Board disciplines two LBPs for poor supervision practices

Posted: 31 July 2018

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The Building Practitioners Board (the Board) recently handed down significant sanctions against two Auckland-based Carpentry licensed building practitioners (LBPs) and has chosen to publish the details of the matters due to their seriousness and the strong penalties.

Ashok Maharaj (C2-01621)

Mr Maharaj was found to have: 

  • carried out building work in a negligent or incompetent manner
  • failed to comply with a building consent.

Mr Maharaj was the LBP supervising building work. From the evidence heard, it was made clear to the Board that the building work was carried out in a negligent manner and was not in accordance with the building consent.

As the supervisor Mr Maharaj failed to:

  • ensure that trusses were installed correctly (both in a proper manner and in accordance with the building consent)
  • appropriately supervise defect remediation.

Because the truss defect was not identified before the roof was installed, major and invasive work will be required to fix it.

The Board noted that errors can occur during a build, and this does not automatically mean that an LBP has been negligent. In this circumstance the effect of the deficient truss installation was sufficiently serious to warrant disciplinary action given Mr Maharaj's lack of care in providing supervision.

As a result, Mr Maharaj's licence was suspended for six months and he was ordered to pay $3,000 in costs towards the inquiry. The Board ordered the decision to be published.

Rizvan Saheb (C2-01698)

Mr Saheb was found to have: 

  • carried out building work in a negligent or incompetent manner
  • failed to provide a record of work on the completion of restricted building work
  • acted in such a way as to bring the LBP scheme into disrepute.

The Board heard evidence that Mr Saheb was supervising the building work of an unlicensed person and the building work had a number of defects.

As the supervisor, Mr Saheb should have had enough contact with tradespeople to ensure that the work was carried out competently and compliantly. In this situation, there was no evidence that Mr Saheb performed any of the required supervisory activities.

As the supervising LBP Mr Saheb also failed to provide a record of work when the restricted building work was completed.

The Board was disappointed to see Mr Saheb effectively allow his licence to be used by others to carry out restricted building work, without him actually supervising them. The Board considered that Mr Saheb brought the regime into disrepute.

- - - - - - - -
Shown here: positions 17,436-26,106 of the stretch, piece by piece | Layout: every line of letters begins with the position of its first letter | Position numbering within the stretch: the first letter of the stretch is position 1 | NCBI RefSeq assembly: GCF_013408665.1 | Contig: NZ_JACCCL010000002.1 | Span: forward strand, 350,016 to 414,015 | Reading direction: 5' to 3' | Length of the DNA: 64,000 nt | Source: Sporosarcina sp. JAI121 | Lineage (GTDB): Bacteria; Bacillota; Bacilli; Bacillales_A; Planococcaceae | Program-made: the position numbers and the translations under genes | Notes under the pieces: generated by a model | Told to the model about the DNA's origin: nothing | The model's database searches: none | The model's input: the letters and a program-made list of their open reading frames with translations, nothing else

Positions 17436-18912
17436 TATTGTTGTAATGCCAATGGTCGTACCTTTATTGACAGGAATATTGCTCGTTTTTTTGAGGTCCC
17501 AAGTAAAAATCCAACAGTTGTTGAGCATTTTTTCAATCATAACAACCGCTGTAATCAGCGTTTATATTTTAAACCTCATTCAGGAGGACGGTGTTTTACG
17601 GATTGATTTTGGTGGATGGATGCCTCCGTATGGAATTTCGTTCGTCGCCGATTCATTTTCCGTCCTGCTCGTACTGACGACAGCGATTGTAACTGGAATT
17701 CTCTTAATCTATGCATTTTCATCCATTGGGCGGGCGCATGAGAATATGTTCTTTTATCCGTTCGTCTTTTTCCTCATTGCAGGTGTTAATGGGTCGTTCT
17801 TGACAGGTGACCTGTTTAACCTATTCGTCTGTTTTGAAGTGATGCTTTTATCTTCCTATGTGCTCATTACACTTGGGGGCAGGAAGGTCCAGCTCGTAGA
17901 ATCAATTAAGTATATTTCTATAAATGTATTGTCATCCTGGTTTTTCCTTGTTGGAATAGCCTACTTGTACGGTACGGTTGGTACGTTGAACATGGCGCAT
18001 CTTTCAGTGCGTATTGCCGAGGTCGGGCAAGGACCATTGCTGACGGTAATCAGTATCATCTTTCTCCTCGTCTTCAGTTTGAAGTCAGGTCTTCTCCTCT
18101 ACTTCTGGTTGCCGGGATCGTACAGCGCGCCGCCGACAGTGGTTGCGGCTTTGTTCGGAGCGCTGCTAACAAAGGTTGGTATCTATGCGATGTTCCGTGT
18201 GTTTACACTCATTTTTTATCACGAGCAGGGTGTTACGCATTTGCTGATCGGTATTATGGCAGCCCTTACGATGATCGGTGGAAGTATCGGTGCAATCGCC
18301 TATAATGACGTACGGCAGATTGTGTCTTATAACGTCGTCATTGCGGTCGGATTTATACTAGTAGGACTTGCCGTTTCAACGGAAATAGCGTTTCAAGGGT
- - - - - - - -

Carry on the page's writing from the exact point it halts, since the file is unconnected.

Mr Saheb's licence was cancelled and he cannot reapply for 12 months. Mr Saheb was also ordered to pay $3,000 in costs. The Board ordered the decision to be published.

What we can learn from these decisions

Supervising is not "renting" out your LBP number. It is an activity that needs to be taken seriously because the supervising LBP is responsible for making sure those doing the work have the right support to do it correctly.

Defects in the construction process can happen, but it is crucial that they are noted and fixed as part of the onsite quality assurance. Lack of supervision or relying on the building consent authority to catch issues is not an acceptable way of making sure building work is completed properly.

Supervision resources are easy to access. In the last year the Board has issued detailed decisions on supervision, and MBIE produced a Supervision practice note, which you should read if you are unfamiliar with supervising or want to refresh your knowledge.

Supervision practice note is available on the LBP website.

You can read these two decisions (and other past decisions) in full on the LBP website.

This information is published by the Ministry of Business, Innovation and Employment’s Chief Executive. It is a general guide only and, if used, does not relieve any person of the obligation to consider any matter to which the information relates according to the circumstances of the particular case. Expert advice may be required in specific circumstances. Where this information relates to assisting people: